Suma leaving Carbondale’s KDNK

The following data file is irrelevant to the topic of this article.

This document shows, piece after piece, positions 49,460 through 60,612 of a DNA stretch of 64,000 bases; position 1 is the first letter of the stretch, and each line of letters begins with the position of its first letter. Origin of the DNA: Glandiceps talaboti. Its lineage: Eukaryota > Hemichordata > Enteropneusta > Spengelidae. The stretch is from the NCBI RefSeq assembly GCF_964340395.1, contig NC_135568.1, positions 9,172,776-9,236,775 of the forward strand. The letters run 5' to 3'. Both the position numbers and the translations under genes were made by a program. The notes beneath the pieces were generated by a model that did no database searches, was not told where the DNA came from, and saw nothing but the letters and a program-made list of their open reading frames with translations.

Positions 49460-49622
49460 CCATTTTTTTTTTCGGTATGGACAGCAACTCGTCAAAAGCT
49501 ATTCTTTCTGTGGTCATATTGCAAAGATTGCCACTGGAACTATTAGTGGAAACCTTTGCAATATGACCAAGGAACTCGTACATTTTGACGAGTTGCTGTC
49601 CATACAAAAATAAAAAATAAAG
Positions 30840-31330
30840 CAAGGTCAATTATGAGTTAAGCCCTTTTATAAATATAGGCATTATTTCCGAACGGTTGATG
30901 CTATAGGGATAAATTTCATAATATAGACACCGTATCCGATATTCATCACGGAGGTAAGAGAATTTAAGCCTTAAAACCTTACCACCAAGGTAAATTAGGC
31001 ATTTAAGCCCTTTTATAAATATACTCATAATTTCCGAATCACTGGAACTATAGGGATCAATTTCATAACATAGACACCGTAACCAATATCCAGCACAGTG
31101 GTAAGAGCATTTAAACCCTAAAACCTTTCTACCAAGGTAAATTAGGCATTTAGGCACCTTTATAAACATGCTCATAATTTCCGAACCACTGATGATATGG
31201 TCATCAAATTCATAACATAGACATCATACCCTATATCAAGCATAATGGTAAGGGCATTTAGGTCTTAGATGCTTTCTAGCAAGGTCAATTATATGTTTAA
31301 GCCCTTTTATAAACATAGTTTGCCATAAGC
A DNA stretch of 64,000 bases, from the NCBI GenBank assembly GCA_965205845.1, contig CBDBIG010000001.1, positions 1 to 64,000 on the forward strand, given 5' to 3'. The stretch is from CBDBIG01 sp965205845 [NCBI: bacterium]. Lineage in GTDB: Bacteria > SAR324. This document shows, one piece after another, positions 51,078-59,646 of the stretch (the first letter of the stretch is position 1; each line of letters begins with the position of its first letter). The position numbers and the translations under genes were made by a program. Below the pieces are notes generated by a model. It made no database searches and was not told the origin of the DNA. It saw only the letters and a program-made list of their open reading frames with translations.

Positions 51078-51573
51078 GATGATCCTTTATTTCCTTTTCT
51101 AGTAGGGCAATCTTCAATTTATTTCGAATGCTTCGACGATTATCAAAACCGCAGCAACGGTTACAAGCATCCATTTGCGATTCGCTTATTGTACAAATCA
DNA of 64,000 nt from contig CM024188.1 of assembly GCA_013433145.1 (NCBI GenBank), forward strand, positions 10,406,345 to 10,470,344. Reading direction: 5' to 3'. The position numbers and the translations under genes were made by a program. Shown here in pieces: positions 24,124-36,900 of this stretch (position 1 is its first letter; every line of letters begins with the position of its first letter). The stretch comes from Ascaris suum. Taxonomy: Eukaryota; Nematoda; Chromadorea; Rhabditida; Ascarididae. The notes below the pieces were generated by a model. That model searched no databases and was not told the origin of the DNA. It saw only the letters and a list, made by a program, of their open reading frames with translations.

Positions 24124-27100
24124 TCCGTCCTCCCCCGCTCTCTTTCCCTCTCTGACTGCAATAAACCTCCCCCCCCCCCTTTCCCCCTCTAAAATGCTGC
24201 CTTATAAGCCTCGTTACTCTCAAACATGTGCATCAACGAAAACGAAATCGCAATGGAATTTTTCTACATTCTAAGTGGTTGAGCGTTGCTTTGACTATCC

The station manager of KDNK, the Carbondale-based community radio station, is resigning.Mary Suma, who announced her resignation yesterday, plans to stay with the station until it finds a new manager this summer. After four years with KDNK, Suma said she “loves the news side of things” and fund raising, but is worn out by the paperwork involved in being an administrator. Suma is leaving the station as plans move forward on what she considers one of her most critical projects: the new radio tower on Sunlight Peak. Last week, KDNK employees met with officials from the Pitkin County Translator Department to determine how best to relay the station’s broadcast signal through the mountainous terrain. The station reached an agreement with Pitkin County, KAJX and Colorado Public Radio three years ago on the tower issue, and secured a $250,000 grant from the Public Telecommunications Facilities Program. The tower should be built this summer, Suma said, with new signals starting in the fall. In addition, KDNK plans to switch frequencies with Colorado Public Radio, boosting its broadcast power from 220 watts to 1,200 watts. Carbondale listeners will tune into 88.1 FM instead of the current 90.5 FM. Aspen will still dial into 88.3 FM, hopefully hearing a louder KDNK if the new tower works as planned. “It’s a win-win for everybody,” Suma said, emphasizing that it helps ensure survival for the “rare and vanishing breed” of community broadcasters like KDNK and KAJX. Suma said her resignation is not a reaction to the station’s budget troubles earlier this year that forced music director Skip Naft to leave. As a nonprofit organization, KDNK needed to carefully examine the budget and trim expenses, Suma explained, particularly with the Sunlight Peak tower project at hand. But she believes the financial turbulence never reached a crisis level.”If KDNK were in a deep budget crisis, we’d certainly be out there ringing the bell,” she said, adding that the board of directors worked hard to create a suitable budget for this year. Suma is in fact known for her fund-raising abilities, even launching a tie-dyed socks and underwear incentive for one fund-raiser. She has written grants that brought the station more than $100,000 in the past three years, drawing from previously untapped sources such as the Gay and Lesbian Fund of Colorado, the Rural Listener Access Incentive and the Rural Service Enhancement Fund.A dedicated listener of National Pubic Radio, Suma brought a deep commitment to journalism and breaking news to KDNK. “My dad was a crusty old investigative reporter,” she said. “I grew up in a newsroom, my J-school was at his knee.”She said her father’s community reporting carried over to her approach at KDNK. She is particularly proud of the station’s continual coverage of the Coal Seam and the Panorama fires. Furthermore, Suma spearheaded the effort to bring award-winning journalist and author Amy Goodman’s evening news program, Democracy Now!, to the valley. The news show, broadcast from New York, airs at 6 p.m. Monday through Friday and is now one the station’s most popular programs. Suma thanked her co-workers, explaining she sometimes gets choked up thinking about the ensuing goodbye. “It’s just an honor to get to see this cast of characters paint this musical canvass,” she said. Suma, a mother of four, said her future plans are to “hug my kids” and make up for time lost in the busy spring. She will continue her weekly show, Carbondale Characters, on Fridays at noon, and said she looks forward to interviewing political personalities as the presidential election approaches. The KDNK board of directors is starting the search for a new director. Community members interested in serving on the hiring committee should contact Sloan Shoemaker, board president, at 544-0733.
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